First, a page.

Alabama at the time was staring down the barrel of a federal lawsuit over its jam packed prison system, whose inmate population had grown from 5,000 in 1980 to more than 28,000 in 2003. Fortuitously, the burgeoning population became a lightning rod that attracted not only ad vocates for inmates but also law enforcement representatives, victims rights advocates, judges, prosecutors and prison officials.

“Although in Alabama most politicians promised to be tough on crime, I found many of the Alabamians with the toughest perspectives on crime and punishment were among the most frustrated of all citizens with our criminal sentencing policies,” says Pryor, now a judge on the Atlanta based 11th U.S. Circuit Court of Appeals.

Legislation backed by Pryor, the judiciary and other key justice and prison system participants established the Alabama Sentencing Commission, which recommended a flexible advisory guideline scheme that would avoid the complexity of the rigid federal model the Supreme Court condemned in Booker. Commission members hope legislators will adopt the proposed guidelines when they convene this spring.

Alabama’s proposal does not include a right to appeal a sentence, which the Booker court counts on to keep federal sentences consistent and reasonable. Sentencing Commission chair Joseph A. Colquitt says that providing an avenue for appeal could needlessly complicate matters, because that aspect of the system already has withstood the test of time. In all but the most extreme abuses of discretion, Alabama historically has barred appeals of sentences.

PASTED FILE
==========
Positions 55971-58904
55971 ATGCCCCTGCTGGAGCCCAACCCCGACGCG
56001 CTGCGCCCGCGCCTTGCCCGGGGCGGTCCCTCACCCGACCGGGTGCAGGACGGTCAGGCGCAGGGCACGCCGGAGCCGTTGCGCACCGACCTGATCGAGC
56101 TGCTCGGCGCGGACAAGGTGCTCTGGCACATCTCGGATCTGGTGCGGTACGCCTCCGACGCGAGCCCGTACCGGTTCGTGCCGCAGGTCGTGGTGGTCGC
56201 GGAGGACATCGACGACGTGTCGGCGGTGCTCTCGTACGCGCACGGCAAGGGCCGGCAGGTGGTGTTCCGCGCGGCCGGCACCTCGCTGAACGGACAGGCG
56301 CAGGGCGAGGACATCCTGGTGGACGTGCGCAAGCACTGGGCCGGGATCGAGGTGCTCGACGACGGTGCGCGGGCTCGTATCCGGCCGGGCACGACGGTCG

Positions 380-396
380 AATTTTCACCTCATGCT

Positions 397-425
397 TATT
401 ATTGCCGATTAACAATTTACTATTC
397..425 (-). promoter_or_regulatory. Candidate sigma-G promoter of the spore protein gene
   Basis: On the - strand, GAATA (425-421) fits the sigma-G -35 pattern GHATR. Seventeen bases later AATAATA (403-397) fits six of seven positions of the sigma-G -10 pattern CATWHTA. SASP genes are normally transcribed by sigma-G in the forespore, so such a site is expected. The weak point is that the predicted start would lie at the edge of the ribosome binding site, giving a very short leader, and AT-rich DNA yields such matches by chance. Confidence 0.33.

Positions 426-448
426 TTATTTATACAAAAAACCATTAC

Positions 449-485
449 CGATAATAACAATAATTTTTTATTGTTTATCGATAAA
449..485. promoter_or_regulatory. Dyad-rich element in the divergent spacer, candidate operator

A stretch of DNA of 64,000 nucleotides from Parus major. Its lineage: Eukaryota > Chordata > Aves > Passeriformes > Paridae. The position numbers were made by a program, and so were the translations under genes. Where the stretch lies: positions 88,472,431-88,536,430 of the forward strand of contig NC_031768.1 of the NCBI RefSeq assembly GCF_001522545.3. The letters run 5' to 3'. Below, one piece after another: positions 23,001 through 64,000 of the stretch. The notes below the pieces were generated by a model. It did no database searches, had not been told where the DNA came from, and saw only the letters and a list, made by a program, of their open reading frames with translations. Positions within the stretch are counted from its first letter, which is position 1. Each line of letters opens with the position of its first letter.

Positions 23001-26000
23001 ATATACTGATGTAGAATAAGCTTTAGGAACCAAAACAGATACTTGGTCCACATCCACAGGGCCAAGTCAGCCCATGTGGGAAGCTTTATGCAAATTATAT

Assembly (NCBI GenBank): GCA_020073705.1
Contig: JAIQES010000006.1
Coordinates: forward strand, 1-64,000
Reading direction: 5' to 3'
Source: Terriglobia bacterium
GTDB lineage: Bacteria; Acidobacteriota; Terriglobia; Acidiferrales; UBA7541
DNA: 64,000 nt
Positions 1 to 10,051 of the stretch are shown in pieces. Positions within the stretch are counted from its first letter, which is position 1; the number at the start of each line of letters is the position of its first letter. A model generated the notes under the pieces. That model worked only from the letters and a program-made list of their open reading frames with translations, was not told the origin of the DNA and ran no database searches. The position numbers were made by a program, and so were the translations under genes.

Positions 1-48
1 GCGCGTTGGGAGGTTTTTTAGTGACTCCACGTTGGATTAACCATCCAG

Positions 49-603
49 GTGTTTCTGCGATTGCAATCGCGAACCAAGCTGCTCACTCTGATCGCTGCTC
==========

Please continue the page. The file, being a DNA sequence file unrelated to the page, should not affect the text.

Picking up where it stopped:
“That’s never been a right in this state,” says Colquitt, a retired state trial judge and a law professor at the University of Alabama. “As long as the sentence fell within the range, it was a matter of judicial discretion. It was a lawful sentence, and there was no appeal.” Colquitt says Alabama sentencing judges will gain a better idea of what constitutes acceptable punishment by looking at data on sentencing trends assembled by the commission. The commission also expects peer pressure among judges to keep sentences in line.

Meanwhile, at least one former federal judge hopes Congress will leave the courts alone and give them a chance to work on the appeal backed advisory system urged by Breyer. John S. Martin Jr. resigned his Southern District of New York trial judgeship in 2003 after Congress enacted legislation that made it nearly impossible for federal courts to issue lighter sentences than those required by the old mandatory guidelines.

“Hopefully,” says Martin, “Congress won’t jump in too quickly, and we can see how the federal courts develop that system.”